As for the old answer to, what makes an espantoon? A name for a nightstick that is only used by the Baltimore police. — Here, is the old answer, from the pages of Webster's 3rd edition.
We had a difficult time explaining what made an Espantoon an Espantoon, until reading that 1970's Sun Paper, newspaper article that asked, "If a Baltimore City officer gave his espantoon to a county officer, would it still be an espantoon?" This single question sparked the answer. that we've known for years but had trouble wording our answer into a reasonable explanation.
Baltimore Police Department's General Orders, or what today is known as Baltimore Police "Policy," specifically, Policy number 1111, the Espantoon is defined as follows.
A wooden Baton between 22-25 inches in length, with the striking end of the baton being between 1-1/2 to 1-3/4 inches in diameter, and the grip end being 1-3/8 inches in diameter.
This means our nightstick has a "Burl Head." But what if the county officer simply turned his baton around wouldn't that make it an espantoon? Well in theory it would, except, in Baltimore City this can be done under Policy 1111, and remain within the officer's guidelines and training, in the county the officer would be going against his, or her training, and therefore, not only wouldn't it be an espantoon, but the officer could be charged (if not criminally, at least departmentally) and quite possibly lose his or her job. So, part of it not just that we turn the stick around, it, is that it is within our agencies rules and regulations and is within our training that we use it this way, and that is what makes our baton an espantoon.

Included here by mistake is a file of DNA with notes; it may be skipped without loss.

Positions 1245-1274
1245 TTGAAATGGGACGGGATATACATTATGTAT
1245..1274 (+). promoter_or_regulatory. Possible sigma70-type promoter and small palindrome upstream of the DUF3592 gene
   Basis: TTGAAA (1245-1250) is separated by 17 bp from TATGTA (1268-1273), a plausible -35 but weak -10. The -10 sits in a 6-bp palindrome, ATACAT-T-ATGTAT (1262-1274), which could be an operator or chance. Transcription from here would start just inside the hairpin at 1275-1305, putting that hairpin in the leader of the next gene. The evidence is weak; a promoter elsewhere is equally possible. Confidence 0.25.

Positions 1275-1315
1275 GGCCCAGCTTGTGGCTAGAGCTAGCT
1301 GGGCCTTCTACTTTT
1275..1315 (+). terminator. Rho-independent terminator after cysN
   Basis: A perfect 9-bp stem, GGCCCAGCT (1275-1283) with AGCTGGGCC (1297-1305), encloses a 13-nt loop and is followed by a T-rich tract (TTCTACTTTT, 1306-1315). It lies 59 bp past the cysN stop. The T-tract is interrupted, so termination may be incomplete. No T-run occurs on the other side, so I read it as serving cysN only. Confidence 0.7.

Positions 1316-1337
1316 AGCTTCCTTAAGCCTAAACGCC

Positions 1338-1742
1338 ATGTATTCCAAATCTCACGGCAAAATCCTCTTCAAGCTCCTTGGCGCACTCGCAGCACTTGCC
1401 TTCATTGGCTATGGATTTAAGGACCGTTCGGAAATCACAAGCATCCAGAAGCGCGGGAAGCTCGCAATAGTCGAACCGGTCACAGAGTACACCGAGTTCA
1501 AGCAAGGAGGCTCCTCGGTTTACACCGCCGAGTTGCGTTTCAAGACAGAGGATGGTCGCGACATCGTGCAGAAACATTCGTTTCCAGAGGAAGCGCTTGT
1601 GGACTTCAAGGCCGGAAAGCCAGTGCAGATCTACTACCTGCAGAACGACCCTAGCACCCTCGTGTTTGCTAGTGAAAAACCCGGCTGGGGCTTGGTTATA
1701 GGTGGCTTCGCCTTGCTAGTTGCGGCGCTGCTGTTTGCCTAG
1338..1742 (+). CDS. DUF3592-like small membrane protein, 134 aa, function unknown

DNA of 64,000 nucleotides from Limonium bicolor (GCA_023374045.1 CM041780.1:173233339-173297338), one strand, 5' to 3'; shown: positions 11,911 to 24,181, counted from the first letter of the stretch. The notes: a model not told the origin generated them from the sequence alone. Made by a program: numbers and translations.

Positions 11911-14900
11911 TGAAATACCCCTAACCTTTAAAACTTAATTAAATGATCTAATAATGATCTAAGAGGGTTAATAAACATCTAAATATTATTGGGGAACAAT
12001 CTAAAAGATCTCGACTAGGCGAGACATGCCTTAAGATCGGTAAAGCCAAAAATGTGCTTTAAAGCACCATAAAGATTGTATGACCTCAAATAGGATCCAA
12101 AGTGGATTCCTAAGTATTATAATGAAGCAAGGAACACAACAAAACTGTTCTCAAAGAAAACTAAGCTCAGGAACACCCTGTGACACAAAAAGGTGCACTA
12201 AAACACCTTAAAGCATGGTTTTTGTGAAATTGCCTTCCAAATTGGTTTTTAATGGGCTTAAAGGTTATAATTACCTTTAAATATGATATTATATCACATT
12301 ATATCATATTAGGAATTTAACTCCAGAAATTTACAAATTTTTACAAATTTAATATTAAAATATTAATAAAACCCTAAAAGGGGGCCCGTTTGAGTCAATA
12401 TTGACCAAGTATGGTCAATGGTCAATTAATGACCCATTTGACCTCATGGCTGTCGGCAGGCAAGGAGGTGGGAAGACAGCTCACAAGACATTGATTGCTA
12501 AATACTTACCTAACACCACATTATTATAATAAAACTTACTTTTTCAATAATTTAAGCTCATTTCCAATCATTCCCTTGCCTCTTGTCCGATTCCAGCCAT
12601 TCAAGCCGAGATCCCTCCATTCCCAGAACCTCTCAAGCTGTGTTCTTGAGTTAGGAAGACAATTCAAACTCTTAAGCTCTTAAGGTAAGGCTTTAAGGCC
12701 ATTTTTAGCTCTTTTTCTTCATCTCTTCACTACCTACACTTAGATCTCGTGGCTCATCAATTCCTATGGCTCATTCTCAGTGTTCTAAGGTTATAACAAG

Baltimore Issued Espantoon
Notice in this picture that the officer is carrying his espantoon with the barrel head out. This practice has been the way Baltimore police have carried their sticks going back to the late 1700's and the early 1800s it is what makes a nightstick an espantoon. The espantoon, also known as a nightstick, is a traditional symbol of authority for Baltimore police officers. Its unique design with the barrel (or burl ) head carried outward is for self-defense and crowd control. Its uniqueness is believed to have originated here in the late 18th century and has been consistently followed ever since. With the barrel head facing outward, it allows for quick and effective strikes, or jabs while maintaining a non-threatening appearance. This longstanding practice showcases the rich history and traditions of the Baltimore police force. The distinctive carrying style has become an iconic feature of Baltimore's law enforcement history and also serves as a visual representation of their role in maintaining law and order while reflecting the city's deep-rooted connection to its policing heritage.